Post-merger tribal areas safely sail through election to reach assemblies
After the merger of the tribal areas in Khyber Pakhtunkhwa, tribespeople, for the first time, were able to elect their representatives for the Khyber Pakhtunkhwa Assembly in the election held on July 20.
The elections had been rescheduled citing security threats from terrorist groups. However, there was no incident of serious violence in any of the seven tribal districts and voters exercised their right to vote in a peaceful environment.
Initially, it was decided that local government elections would be held in the tribal districts six months after the merger.
Local government elections have not been held in the Fata since 1947. Gen Pervez Musharraf had asked tribal elders to choose their representatives through head count. However, those so-called public representatives had no powers and lacked access to development funds.
Some objections have been raised to delimitation of constituencies. For example, the size of PK-107 (Bara subdivision in Khyber tribal district) is 124 kilometres while its adjacent constituency PK-106, comprises only eight square kilometres.
Almost all political parties, including the Pakistan Tehreek-i-Insaf (PTI), the Pakistan Muslim League Nawaz (PMLN), the Pakistan People’s Party (PPP), the Awami National Party (ANP), the Jamiat Ulema Islam-Fazlur Rahman group (JUI-F), the Jamaat-i-Islami (JI) and the Qaumi Watan Party (QWP) fielded their candidates on all 16 constituencies, but the independent candidates managed to win 6 seats, while the PTI won five.
The results were a disappointment for the PTI leadership in KP as the party had expected to win 10 to 12 seats.
Senior PTI leaders in Peshawar told The News on Sunday that all party tickets were awarded to family members and close relatives of the party parliamentarians from the tribal districts or resourceful people. Other political parties too had chosen well-off people for party tickets, according to tribal elders and politicians.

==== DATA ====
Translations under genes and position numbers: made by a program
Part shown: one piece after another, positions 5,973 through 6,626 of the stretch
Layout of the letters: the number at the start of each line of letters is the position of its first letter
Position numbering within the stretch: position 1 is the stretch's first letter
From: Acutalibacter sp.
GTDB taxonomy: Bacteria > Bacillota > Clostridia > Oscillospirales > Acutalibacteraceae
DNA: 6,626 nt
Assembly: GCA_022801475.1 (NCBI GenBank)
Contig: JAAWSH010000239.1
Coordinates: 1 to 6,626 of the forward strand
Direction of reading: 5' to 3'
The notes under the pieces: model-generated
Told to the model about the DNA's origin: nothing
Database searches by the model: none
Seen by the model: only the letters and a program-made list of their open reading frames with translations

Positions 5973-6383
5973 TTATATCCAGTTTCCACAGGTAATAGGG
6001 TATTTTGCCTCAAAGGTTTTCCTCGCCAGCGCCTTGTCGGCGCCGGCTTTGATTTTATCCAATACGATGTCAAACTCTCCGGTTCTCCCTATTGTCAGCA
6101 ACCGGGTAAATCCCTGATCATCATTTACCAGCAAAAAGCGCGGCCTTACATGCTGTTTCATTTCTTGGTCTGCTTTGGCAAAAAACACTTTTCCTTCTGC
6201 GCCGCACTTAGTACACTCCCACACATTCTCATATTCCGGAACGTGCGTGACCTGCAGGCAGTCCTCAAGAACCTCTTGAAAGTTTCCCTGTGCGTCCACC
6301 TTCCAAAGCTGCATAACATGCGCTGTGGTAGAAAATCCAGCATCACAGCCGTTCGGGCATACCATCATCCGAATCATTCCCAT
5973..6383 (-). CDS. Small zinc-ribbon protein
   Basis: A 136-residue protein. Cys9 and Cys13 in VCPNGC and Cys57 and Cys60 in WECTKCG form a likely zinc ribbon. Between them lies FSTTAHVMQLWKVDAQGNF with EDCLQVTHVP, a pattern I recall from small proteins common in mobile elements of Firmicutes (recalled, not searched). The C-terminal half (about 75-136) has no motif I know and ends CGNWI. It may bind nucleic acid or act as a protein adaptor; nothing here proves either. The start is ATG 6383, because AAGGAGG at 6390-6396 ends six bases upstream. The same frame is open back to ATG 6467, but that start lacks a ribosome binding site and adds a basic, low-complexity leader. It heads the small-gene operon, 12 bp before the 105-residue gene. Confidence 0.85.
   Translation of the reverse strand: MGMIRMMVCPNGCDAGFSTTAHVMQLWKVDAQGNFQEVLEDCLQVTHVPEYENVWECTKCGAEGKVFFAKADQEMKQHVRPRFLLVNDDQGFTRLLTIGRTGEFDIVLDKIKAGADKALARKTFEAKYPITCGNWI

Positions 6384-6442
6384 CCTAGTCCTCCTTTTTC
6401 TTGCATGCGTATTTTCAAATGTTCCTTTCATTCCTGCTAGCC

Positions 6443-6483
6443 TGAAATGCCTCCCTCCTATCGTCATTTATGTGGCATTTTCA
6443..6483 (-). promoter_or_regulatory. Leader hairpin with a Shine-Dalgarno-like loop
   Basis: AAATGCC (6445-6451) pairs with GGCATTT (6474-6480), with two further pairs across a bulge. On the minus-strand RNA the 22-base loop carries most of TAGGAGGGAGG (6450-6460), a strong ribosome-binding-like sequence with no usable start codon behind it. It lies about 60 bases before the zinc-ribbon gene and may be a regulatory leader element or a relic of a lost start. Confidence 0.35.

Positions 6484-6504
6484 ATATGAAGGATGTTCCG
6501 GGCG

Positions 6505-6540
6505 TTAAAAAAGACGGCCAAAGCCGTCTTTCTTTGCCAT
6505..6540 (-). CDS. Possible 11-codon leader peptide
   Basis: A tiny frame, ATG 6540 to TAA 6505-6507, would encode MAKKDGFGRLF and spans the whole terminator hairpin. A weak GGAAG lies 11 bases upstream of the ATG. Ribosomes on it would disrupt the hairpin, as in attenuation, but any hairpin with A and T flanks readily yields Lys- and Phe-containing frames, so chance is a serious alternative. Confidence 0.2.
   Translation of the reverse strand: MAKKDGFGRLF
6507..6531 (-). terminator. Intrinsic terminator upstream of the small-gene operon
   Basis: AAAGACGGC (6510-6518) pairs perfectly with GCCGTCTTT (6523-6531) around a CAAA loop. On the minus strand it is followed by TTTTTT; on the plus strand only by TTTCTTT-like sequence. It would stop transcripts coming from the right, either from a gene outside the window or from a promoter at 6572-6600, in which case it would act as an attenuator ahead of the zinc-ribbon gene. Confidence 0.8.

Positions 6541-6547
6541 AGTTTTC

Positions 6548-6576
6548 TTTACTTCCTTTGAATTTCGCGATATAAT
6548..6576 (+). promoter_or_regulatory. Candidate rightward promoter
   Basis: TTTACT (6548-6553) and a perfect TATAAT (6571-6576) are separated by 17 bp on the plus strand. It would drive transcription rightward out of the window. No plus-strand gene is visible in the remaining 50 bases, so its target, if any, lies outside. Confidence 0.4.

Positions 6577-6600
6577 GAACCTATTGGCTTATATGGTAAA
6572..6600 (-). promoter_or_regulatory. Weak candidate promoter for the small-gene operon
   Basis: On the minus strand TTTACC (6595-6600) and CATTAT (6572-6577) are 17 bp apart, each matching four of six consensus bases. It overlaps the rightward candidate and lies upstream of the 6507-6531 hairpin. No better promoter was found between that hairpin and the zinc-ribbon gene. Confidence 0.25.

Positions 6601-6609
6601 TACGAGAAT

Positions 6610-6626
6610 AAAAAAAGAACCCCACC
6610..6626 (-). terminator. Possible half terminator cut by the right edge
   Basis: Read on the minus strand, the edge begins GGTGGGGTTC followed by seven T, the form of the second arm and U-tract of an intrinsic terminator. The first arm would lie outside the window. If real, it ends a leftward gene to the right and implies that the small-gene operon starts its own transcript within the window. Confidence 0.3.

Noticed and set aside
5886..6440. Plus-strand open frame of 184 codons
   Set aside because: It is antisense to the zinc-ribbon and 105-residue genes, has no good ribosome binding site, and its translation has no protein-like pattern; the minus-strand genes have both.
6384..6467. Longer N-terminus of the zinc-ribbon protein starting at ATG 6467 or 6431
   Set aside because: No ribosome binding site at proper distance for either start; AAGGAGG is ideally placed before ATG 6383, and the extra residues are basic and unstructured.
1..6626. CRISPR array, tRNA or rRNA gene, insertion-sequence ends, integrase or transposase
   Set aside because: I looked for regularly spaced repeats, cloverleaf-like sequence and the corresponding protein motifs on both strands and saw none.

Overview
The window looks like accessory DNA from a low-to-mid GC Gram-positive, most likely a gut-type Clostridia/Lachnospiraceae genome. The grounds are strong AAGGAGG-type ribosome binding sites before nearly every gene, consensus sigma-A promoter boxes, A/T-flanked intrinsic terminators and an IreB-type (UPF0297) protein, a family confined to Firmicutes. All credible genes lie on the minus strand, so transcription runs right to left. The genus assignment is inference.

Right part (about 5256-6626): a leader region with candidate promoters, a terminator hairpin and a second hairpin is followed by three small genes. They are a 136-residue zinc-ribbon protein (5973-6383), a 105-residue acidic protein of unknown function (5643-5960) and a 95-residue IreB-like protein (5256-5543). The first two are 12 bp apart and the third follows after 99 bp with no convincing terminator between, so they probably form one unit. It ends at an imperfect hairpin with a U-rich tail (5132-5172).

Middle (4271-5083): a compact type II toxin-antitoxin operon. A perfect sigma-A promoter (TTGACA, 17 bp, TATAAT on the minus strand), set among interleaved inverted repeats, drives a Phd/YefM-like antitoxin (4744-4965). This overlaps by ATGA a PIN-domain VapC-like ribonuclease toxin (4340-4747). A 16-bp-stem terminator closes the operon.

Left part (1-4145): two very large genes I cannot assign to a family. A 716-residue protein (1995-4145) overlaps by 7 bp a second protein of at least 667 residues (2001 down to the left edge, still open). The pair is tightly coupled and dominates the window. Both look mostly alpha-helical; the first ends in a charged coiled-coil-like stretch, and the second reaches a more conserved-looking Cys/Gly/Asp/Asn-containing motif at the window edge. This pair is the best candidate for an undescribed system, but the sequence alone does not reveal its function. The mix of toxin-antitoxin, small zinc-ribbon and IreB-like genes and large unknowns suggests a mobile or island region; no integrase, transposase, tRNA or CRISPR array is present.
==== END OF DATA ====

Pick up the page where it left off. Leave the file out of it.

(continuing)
Most of the candidates were well-established businessmen. Jamiat Ulema-i-Islam-Fazlur Rahman group secured three seats and Awami National Party and Jamaat-i-Islami managed to win one seat each.
It was widely believed that like the previous general elections, the PTI would sweep the election. Rival candidates of the PTI ticketholders accused them of using government machinery and announcing development projects to win voters’ sympathies. Some candidates of the opposition parties said they were unable to visit some of the places in their constituencies and meet their voters, apparently, due to security constraints.
Prime Minister Imran Khan had held public meetings and announced some development projects, including Sehat Insaf Card. The party was also accused of ignoring some old and loyal party activists in some tribal districts while distributing party tickets.
Wealthy newcomers who got PTI tickets faced tough resistance from their own people who had quit the party after being denied tickets and contested the election as independent candidates. The ruling party has now started wooing the independent winners to join the PTI.
One independent MPA-elect from Bara in Khyber tribal district, Mohammad Shafiq Afridi, has already held a meeting with Chief Minister Mahmood Khan. The chief minister, during a recent press conference, claimed that all independent MPAs were in his pocket.
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There is a perception that the independent lawmakers must join the ruling party to get funds for development projects in their constituencies. Voters expect the newly-elected MPAs to solve their problems. Before the Fata-KP merger, political agents entrusted with development funds for Fata used to spend them at their own discretion.
The government had earmarked an annual grant of Rs120 billion for the tribal districts -- Rs82 billion from this fund will be spent on development projects. The tribespeople wanted their representatives to raise issues of health, education and drinking water in the assembly.
There is a general complaint during the election campaign that health workers (including doctors and support staff) and teachers don’t show up to work regularly. Schools in many areas have been destroyed during military operations. Most children are now forced to receive education in tent schools.